Green Infrastructure


With last year’s unusually wet winter and the next rainy season approaching, green infrastructure will be more important than ever in California. Local governments, especially in the Bay Area, are making great efforts to implement green infrastructure in their cities. Read on to learn more about green infrastructure and how to see if there’s green infrastructure in your city!


First, what is green infrastructure and why is it important? Green infrastructure is an approach to city and street planning that allows stormwater (water that washes off streets, driveways, yards, etc., picking up pollutants and flowing directly into the Bay and ocean) to be absorbed and filtered by soil and plants. Stormwater runoff is one of the largest contributors to water pollution and is mainly caused by pollutants washing off the many impervious surfaces in our urbanized areas, especially roads and parking lots. Green infrastructure provides cities with an opportunity to integrate more “green” into their communities and fight urban water pollution, a win-win scenario for everyone! Implementing green infrastructure is also an important step to help combat climate change. The Environmental Protection Agency has listed several ways green infrastructure improves resiliency for environmental change in cities:

  1. Managing floods by absorbing rainwater, which cement and concrete aren’t able to do
  2. Preparing for droughts by utilizing rain gardens and green streets to infiltrate rainwater and replenish local groundwater supplies
  3. Reducing the urban heat island effect (when an urban area is significantly warmer than surrounding areas) by increased trees and shading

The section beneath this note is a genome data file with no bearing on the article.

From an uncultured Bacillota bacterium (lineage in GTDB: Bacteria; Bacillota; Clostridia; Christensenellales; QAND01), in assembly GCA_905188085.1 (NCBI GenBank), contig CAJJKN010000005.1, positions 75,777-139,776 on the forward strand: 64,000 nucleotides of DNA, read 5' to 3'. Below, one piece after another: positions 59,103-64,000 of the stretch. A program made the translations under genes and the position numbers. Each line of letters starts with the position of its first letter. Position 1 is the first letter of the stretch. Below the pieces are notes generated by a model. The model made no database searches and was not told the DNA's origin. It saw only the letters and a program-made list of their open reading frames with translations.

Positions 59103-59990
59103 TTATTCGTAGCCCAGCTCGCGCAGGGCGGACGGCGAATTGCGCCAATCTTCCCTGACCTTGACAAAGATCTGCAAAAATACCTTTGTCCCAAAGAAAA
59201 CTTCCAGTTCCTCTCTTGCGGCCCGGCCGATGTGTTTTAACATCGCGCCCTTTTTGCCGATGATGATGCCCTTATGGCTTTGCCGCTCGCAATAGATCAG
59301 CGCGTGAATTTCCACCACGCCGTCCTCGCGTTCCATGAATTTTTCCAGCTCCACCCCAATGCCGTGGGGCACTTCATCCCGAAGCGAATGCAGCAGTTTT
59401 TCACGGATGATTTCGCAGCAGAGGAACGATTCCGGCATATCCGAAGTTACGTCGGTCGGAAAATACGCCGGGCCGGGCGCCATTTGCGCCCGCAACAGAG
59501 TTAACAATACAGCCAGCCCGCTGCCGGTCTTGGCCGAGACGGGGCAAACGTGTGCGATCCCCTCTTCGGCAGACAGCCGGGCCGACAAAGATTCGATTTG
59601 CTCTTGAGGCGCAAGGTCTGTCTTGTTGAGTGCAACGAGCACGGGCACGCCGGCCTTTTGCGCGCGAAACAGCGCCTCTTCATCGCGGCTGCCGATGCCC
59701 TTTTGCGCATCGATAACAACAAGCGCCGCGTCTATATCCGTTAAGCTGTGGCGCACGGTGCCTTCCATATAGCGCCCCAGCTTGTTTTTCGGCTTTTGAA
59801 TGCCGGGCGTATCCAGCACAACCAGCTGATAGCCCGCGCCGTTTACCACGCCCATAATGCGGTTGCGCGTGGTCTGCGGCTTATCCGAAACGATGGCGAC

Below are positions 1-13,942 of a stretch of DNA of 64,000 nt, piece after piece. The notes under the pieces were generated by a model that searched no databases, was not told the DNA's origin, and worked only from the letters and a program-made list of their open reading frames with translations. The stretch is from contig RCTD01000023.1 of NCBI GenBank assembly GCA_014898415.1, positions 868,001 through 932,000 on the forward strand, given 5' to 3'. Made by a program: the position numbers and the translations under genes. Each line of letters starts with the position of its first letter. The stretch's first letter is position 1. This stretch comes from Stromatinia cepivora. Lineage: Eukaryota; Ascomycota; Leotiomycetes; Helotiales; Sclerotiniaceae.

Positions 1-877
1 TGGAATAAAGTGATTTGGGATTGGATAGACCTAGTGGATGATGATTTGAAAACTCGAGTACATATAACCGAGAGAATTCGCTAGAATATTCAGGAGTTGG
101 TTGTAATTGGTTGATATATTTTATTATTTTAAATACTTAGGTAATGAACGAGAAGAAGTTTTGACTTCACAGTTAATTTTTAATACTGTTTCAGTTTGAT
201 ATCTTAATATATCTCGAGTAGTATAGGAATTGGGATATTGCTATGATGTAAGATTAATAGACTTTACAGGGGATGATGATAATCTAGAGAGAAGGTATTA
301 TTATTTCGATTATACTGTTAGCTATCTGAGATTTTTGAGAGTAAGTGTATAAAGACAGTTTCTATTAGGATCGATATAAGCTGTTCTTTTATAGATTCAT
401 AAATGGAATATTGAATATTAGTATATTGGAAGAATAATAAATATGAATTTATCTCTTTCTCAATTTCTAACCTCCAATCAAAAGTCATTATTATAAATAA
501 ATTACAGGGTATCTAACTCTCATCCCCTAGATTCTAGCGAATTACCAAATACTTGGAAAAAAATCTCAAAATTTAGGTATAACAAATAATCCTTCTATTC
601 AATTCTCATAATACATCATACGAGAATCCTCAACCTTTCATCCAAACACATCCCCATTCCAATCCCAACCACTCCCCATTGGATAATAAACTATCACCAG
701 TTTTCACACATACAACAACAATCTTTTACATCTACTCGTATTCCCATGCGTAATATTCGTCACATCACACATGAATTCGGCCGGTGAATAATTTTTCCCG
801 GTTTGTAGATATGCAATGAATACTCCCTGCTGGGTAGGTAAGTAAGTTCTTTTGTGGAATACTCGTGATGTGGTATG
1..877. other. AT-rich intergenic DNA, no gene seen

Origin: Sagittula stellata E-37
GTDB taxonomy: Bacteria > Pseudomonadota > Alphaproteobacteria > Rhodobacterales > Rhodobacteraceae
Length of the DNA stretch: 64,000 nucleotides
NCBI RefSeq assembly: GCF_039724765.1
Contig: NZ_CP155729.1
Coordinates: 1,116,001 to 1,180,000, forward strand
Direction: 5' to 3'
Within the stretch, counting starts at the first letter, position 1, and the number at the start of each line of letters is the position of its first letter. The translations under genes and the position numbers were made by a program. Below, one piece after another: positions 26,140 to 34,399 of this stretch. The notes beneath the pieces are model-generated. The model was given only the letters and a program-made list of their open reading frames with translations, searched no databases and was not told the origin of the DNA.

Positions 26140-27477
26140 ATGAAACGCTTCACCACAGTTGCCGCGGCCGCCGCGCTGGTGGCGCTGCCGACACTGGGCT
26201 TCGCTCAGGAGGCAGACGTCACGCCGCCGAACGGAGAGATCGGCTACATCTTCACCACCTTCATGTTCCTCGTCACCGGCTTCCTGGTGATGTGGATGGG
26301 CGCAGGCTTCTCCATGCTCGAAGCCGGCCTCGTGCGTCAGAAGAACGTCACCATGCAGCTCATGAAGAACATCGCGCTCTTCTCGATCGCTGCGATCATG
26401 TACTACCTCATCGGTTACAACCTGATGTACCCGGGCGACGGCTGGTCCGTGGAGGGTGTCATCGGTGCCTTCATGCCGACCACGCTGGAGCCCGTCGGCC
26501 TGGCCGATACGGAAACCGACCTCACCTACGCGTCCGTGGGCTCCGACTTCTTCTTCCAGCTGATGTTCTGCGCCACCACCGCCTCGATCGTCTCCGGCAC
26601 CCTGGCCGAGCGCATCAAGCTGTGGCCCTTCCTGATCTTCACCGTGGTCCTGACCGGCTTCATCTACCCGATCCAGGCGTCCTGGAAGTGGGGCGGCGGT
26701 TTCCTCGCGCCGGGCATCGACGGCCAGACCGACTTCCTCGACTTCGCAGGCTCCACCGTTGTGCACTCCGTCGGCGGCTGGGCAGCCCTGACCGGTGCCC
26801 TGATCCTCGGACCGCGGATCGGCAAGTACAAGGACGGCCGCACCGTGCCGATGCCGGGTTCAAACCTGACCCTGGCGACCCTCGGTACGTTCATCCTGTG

4. Lowering building energy demands
  5. Spending less energy on water management
  6. Protecting coastal areas with natural landscapes


Now that you know why green infrastructure projects are so important, here are some common types of green infrastructure that you can find in your community:

  • Rain Gardens: These are small gardens that capture and filter stormwater in shallow, plant-filled depressions.
  • Bioretention Areas: These areas are usually larger than rain gardens, but also filter stormwater and are often designed to send the clean stormwater back to the storm drain system.
  • Vegetated/Dry Swales: Swales are natural drainage paths that convey runoff and allow stormwater to filter through vegetation and soil. They often run along streets and sidewalks.
  • Green Roofs: Green roofs are vegetation installed on roof tops that catch and reduce the amount of rainfall that reaches the streets.
  • Porous Pavements: These are pavements made out of porous material (like pervious concrete, and porous asphalt) that allow rainwater to soak through the pavement.


Click here to learn more about the above forms of green infrastructure, or visit our Green Streets page to learn about green infrastructure in San Mateo County.


For more information on green infrastructure and its benefits, visit the EPA website on green infrastructure. Next time you’re on a walk in your neighborhood, take a look around. You might be surprised at what types of green infrastructure you’ll find!